Sofia, May 23 (RFE/RL) - Bulgaria's President Zhelyu Zhelev charges that his country's economy is on the verge of collapse, and that the ruling socialists are to blame.
This surprising outburst for a country's president came in an interview yesterday published in the mass-circulation daily 24 Tchassa (24 hours) in reponse to financial turmoil. The country's currency has plunged in value and two banks have declared bankruptcy. Zhelev says that the government run by the ex-communist, now-socialist supporters of Premier Zhan Videnov bears responsibility for delaying needed reforms for a year. Zhelev said: "Something even worse has become apparent. They (the socialists) cannot govern at all."
The two banks' official declaration last week of bankruptcy created a market panic. First, the nation's largest private bank closed. And two representatives of the National Bank replaced its managing board. Then, the state-owned Mineralbank followed. It had been regarded as one of the most reliable in Bulgaria.
In recent months, three other banks had already shut down. Two of these - Crystalbank and Private Agricultural & Investment Bank - are suing the government and their bankruptcy procedures are suspended.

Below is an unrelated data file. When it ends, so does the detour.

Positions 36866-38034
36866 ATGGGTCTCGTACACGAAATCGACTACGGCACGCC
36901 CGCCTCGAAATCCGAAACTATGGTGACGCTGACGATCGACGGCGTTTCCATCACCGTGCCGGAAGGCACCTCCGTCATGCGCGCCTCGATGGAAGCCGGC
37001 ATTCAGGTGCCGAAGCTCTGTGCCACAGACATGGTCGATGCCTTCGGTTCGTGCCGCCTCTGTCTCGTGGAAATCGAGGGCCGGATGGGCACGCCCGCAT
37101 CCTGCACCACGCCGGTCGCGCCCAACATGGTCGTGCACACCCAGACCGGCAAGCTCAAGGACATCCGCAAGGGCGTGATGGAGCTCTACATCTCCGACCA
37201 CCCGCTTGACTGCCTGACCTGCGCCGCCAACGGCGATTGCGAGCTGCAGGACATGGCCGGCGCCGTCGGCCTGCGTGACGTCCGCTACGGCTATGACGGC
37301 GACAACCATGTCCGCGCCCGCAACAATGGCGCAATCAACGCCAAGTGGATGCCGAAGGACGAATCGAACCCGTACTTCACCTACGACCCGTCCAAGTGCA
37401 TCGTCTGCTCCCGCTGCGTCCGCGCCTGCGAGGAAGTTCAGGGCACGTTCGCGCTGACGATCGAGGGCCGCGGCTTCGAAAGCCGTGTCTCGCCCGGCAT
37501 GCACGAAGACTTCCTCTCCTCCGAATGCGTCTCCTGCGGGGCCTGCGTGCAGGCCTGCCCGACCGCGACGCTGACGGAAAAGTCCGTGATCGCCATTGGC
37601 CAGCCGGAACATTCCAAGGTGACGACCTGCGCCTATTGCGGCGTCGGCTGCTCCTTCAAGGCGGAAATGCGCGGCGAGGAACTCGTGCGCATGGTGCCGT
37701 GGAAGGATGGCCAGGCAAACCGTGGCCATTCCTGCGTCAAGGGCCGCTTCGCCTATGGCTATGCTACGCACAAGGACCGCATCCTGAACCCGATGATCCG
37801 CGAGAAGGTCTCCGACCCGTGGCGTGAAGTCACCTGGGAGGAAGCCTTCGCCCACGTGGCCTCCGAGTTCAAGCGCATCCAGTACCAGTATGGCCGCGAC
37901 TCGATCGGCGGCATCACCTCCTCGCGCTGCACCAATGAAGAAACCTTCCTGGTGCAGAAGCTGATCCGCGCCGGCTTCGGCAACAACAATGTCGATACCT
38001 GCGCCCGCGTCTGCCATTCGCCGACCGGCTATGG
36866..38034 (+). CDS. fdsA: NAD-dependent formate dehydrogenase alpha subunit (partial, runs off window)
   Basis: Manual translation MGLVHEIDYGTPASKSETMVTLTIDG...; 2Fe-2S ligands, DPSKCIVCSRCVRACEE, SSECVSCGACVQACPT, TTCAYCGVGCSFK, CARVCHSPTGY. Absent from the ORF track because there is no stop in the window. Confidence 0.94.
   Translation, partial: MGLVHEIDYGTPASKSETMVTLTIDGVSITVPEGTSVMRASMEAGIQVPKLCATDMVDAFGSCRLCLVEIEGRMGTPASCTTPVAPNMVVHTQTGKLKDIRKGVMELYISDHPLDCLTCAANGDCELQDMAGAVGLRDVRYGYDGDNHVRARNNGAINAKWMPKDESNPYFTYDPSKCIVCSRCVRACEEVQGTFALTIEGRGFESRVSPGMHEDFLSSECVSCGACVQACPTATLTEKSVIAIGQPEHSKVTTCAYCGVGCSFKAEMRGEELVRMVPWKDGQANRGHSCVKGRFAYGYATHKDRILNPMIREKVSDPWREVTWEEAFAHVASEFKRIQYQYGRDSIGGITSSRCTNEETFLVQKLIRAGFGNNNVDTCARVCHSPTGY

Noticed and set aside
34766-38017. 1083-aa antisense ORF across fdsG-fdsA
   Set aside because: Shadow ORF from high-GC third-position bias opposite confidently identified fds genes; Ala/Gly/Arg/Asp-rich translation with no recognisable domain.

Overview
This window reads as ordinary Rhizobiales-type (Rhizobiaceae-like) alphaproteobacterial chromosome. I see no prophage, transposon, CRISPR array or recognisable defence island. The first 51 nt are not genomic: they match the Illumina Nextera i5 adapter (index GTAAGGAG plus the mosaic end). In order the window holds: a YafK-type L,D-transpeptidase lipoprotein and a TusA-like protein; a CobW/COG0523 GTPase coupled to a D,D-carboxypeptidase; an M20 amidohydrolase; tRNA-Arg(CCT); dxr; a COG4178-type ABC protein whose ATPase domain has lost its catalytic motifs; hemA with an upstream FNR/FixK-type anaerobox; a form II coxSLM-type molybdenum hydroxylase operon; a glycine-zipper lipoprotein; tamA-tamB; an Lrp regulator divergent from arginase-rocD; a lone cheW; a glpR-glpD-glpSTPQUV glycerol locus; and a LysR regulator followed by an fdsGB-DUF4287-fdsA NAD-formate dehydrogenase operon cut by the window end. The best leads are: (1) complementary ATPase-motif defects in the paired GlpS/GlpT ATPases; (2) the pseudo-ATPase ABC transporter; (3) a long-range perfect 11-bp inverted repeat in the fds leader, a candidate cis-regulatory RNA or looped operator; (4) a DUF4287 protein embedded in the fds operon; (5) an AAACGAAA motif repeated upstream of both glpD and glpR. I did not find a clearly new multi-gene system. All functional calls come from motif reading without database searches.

The head of International Monetary Fund Bulgarian Mission, Anne McGuirk, has been in Bulgaria for more then two weeks pressing for hard reforms. She issued a statement, saying what she called "credit millionaires" must be sued as soon as possible, because they are the main reason for the bank crises. She said that thousand of companies in Bulgaria borrowed sums of money, and then went bankrupt or disappeared. She said that both bankers and creditors should be sued in special courts.
The government recently announced plans to close scores of heavily-indebted state-run companies and troubled banks.
The Bulgarian currency, the lev, has been dropping in value. It reached 124 to the dollar yesterday, from 70 to the dollar in January. The government last week set the basic annual interest rate at 108 percent, the highest in Bulgaria ever.
National Bank Governor Ljubomir Filipov says he cannot predict what will happen. As he put it, "All now depends on an agreement with the IMF" that would provide "about a billion of dollars" in aid for Bulgaria. Vice Premier Roumen Getchev, who is responsible for economic reform, said he is optimistic an IMF agreement will be signed next month.
A week ago in a Sofia restaurant, McGuirk's return ticket to Washington, along with her purse, passport, credit cards, and several hundred dollars, were stolen. A quip is circulating among Sofia bankers that her stolen purse will be returned only if she accedes to a favorable agreement between the IMF and the government.
Another development exacerbating economic conditions has been an influx of counterfeit currencies. Central Bank officials said Tuesday that counterfied U.S. dollars and German marks are flooding Bulgarian currency markets.